I've heard conditions other than R-1, R-2 and R-3 announced in California. One time, the announcement was, "Only 4WD with chains on all four" are being allowed on I-80. Note this was shortly before the highway closed as 76 inches fell in 24 hours.
One more tip, very basic to Alaskans: Have a survival bag alone. If your car became your tent for a weekend of enforced snow-camping, what you would want to have? Shovel, tow rope, winter gloves, blankets and sleeping bags, food, water, and maybe a stove. And at least a half tank of gas. Always - at least half a tank when on winter roads.
If the car is mostly upright, it makes a very comfortable snow-camping tent. A 4-cylinder car uses only 0.25 gallons per hour so a tank of fuel gives you two days of warmth, even without cycling it on and off. Recline the seats, take a nap. Set the heat to whatever is comfortable. I do that 5-10 nights a year on gonzo road trips, just to make miles, save time, and skip the motel scene every other night.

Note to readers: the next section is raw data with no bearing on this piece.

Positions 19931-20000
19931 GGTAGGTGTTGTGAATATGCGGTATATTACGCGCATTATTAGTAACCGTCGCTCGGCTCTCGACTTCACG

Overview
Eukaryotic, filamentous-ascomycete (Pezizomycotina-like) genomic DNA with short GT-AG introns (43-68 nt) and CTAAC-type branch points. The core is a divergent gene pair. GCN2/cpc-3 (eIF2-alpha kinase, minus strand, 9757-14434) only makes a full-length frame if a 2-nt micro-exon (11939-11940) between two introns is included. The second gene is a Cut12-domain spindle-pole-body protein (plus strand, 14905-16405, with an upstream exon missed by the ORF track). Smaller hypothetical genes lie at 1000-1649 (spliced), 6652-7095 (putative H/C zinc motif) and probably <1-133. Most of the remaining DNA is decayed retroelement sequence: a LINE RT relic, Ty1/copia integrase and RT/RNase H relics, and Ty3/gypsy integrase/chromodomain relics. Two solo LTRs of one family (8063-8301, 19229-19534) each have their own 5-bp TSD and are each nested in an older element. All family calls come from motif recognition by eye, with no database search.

Most people include food like power bars, cans of corn, etc, that will last a long time. An XGF in Anchorage figured that once it was October, she didn't have to be limited to canned corn. Hagen Daz ice cream bars would be fine in the truck until Spring.
I read about the opposite approach recommended for pilots. If they stash a few Snickers bars in the plane, they will get nibbled long before you crash land in a remote location. But if you stash some dog biscuits in the plane (1) they are made of mostly food-grade stuff and (2) they last forever, and (3) you won't eat them until you really need to.